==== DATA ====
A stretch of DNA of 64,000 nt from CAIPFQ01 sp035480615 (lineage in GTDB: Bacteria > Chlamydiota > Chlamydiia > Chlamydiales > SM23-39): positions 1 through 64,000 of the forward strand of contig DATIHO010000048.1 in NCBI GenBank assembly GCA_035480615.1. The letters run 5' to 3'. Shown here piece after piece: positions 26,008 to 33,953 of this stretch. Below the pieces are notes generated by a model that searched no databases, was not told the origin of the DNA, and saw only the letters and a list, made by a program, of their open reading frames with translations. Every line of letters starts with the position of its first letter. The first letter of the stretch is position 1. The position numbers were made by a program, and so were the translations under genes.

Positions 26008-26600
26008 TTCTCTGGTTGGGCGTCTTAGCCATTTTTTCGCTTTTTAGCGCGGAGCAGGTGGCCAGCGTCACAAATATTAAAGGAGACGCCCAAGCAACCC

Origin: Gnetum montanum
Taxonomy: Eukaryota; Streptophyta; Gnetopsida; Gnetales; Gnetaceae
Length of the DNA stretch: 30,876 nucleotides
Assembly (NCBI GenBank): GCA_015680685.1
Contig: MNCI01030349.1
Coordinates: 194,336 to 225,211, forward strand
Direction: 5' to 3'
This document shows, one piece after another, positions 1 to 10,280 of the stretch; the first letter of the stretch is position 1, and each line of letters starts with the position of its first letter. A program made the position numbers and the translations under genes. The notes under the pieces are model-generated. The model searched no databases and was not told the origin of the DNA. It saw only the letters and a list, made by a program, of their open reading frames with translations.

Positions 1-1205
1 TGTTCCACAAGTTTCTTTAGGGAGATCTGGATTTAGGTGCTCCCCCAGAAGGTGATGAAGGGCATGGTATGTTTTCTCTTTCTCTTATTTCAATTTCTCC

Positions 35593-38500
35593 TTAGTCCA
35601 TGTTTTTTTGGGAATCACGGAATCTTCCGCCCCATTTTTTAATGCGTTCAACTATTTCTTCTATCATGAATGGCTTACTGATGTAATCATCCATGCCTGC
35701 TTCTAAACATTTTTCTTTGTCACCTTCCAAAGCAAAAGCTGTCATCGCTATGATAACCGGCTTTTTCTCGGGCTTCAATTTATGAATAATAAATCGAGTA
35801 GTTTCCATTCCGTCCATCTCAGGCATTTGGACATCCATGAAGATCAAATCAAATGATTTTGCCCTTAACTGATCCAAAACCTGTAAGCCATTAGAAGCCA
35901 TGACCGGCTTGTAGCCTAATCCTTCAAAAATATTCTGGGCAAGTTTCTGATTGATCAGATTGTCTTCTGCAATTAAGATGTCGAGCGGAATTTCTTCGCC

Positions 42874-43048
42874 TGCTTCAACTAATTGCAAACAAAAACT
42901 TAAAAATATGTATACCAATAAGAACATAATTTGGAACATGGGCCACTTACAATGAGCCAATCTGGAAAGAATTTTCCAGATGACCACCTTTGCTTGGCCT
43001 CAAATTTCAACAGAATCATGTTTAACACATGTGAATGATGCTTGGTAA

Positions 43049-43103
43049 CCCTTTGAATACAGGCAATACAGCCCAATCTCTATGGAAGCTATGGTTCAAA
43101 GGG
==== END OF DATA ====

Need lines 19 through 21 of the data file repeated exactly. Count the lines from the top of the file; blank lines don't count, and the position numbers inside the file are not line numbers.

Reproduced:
35901 TGACCGGCTTGTAGCCTAATCCTTCAAAAATATTCTGGGCAAGTTTCTGATTGATCAGATTGTCTTCTGCAATTAAGATGTCGAGCGGAATTTCTTCGCC

Positions 42874-43048
42874 TGCTTCAACTAATTGCAAACAAAAACT